Blue Jays dampen ‘special’ Miggyfest, take series from Tigers with 6-0 win

Detroit News

Detroit — Up until the fourth inning Sunday, this was shaping up as a most memorable day at Comerica Park.

It was MiggyFest and as they typically do, the Tigers produced a wonderful tribute honoring Miguel Cabrera for achieving the 3,000-hit and 500-home run milestones. Manager AJ Hinch and former Tigers’ All-Star catcher Alex Avila gave stirring speeches.

“Miguel, thank you for creating this memory for all of us,” Hinch said. “I’m often asked what it’s like to manage Miggy? It’s the best to manage one of the best of all-time.”

Among the dignitaries on hand were chairman and CEO Christopher Ilitch and general manager Al Avila, both of whom were booed upon introduction.

BOX SCORE: Blue Jays 6, Tigers 0

There was a heart-tugging video tribute narrated by Cabrera’s daughter Brisel. And a glorious finale. The Tigers had teased a surprise guest. Which turned out to be Cabrera’s longtime teammate in Detroit, Victor Martinez.

The joyous surprise on Cabrera’s face when Martinez walked up the dugout steps was priceless.

“That was awesome,” Cabrera said afterward. “We’re really close friends and for him to be at this ceremony meant a lot to me.”

And through the first three innings, the Tigers and Jays were locked in a scoreless battle. Then the Toronto bats woke up, batted around in the fourth inning and spoiled the day for the Tigers and starter Tarik Skubal — winning the three-game series with a 6-0 victory in front of another mixed-allegiance crowd of 29,399.

“I didn’t do my job, that’s as simple as it gets,” Skubal said after his shortest outing since his first start on April 10. “I didn’t do a good job of putting our team in a position to win a ballgame and a series against a good club. That’s on me.”

The four-run fourth was ignited by Vladimir Guerrero, Jr. Skubal threw a two-seam fastball and Guerrero smashed a 424-foot missile over the bullpen in left-center, a two-run homer.

“Sinker down and in, kind of where I was going with it,” Skubal said. “It was pretty well executed. He’s just a good hitter. Tip your cap in that situation. But the other hard contact came on balls not going where I wanted them to.”

Teoscar Hernandez and Lourdes Gurriel, Jr., followed with well-struck doubles. The fourth run came on a fly ball to the track in right-center that Austin Meadows and Victor Reyes converged on but neither caught.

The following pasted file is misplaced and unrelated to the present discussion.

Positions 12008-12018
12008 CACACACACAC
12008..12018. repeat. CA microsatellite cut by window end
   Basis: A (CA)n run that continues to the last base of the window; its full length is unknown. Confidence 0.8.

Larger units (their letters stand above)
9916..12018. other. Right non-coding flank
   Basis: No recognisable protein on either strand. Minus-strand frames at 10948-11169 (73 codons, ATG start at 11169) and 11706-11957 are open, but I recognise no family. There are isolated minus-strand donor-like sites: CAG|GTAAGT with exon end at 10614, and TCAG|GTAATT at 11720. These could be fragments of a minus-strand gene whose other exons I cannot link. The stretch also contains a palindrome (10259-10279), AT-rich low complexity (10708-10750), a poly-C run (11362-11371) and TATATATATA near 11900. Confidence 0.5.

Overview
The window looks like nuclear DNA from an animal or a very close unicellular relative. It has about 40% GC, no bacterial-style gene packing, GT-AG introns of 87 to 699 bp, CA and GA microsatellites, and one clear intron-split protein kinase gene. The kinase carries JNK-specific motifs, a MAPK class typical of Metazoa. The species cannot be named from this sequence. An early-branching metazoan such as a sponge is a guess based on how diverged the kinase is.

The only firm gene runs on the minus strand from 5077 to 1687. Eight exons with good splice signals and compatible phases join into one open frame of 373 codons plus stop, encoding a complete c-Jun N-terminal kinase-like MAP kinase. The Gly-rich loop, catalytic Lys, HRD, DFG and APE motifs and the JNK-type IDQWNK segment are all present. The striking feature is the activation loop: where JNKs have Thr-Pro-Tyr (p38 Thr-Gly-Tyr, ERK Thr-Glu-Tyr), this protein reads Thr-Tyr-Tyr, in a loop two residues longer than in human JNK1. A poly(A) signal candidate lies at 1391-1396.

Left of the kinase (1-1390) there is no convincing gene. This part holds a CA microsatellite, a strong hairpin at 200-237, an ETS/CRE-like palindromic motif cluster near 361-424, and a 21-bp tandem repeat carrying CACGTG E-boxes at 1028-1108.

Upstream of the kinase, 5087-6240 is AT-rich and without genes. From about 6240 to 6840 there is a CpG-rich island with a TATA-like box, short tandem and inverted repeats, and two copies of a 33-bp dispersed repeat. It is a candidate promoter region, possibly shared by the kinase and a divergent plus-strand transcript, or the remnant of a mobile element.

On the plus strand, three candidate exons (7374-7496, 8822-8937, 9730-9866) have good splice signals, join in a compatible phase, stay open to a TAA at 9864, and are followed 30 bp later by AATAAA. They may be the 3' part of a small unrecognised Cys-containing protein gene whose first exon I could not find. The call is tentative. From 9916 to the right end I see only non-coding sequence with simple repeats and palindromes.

At that point, the Blue Jays had hit four balls off Skubal with exit velocities of 104 mph or better, and three others at 96 mph or better.

“I felt like when I made the pitches where I wanted to, generally the results were in my favor,” Skubal said. “That’s a good lineup and they fouled off some good pitches, made me throw more pitches and I unfortunately missed some spots.”

It was the first time he’s allowed more than three runs since April 28.

“It’s good to have that type of adversity on the mound,” Skubal said. “You learn a lot about yourself and you learn how to keep moving forward, attack tomorrow and get better.”

The more pressing, the more lingering and troublesome concern for the Tigers remains the toothless offense. Two singles is all they mustered Sunday. Blue Jays starter Ross Stripling allowed one hit and faced the minimum 18 hitters through six innings.

“It’s been a rough season,” said Cabrera who reached on an error and was erased in a double-play in the fifth. “I think we need to do a better job offensively and start winning some more games. We’ve got to keep grinding, go out and have better at-bats and see better pitches.”

It was suggested to Hinch afterward that 59 games into the season, this might be just who the Tigers are, a low-scoring offense with no discernable power threat.

“No, no, no,” he said. “I don’t think you ever accept mediocrity. These guys have track records. I believe where these guys are going. That’s what gives us optimism to come out of it. The mechanism to do it is harder than just saying it or harder that just believing it.

“You’ve got to go out and do it.”

The Tigers haven’t hit a home run in eight straight games, the longest drought since 1989-1990 when they went 10 games without a dinger.

“If we just cash in the season and take the numbers where they are, I mean, that’s a horrible way to play professional sports,” Hinch said. “It’s very reactionary and not how we’re going to operate.

“We have another challenge tomorrow and another opportunity.”

Cabrera wasn’t accepting the “this is who they are” premise, either.

“It’s a long season, you never know what’s going to happen,” he said. “You have to think positive and go out there tomorrow and play right, play hard and play to win the game.”

Cabrera did take a minute to reflect on the ceremony.

“Special,” he said. “You only get this one time in your life. I don’t know how you can handle it. But at the same time, it was awesome. I want to say thank you to the fans, say thank you to you guys (media) and to the organization. It was a special moment for me.”

chris.mccosky@detroitnews.com

Twitter: @cmccosky

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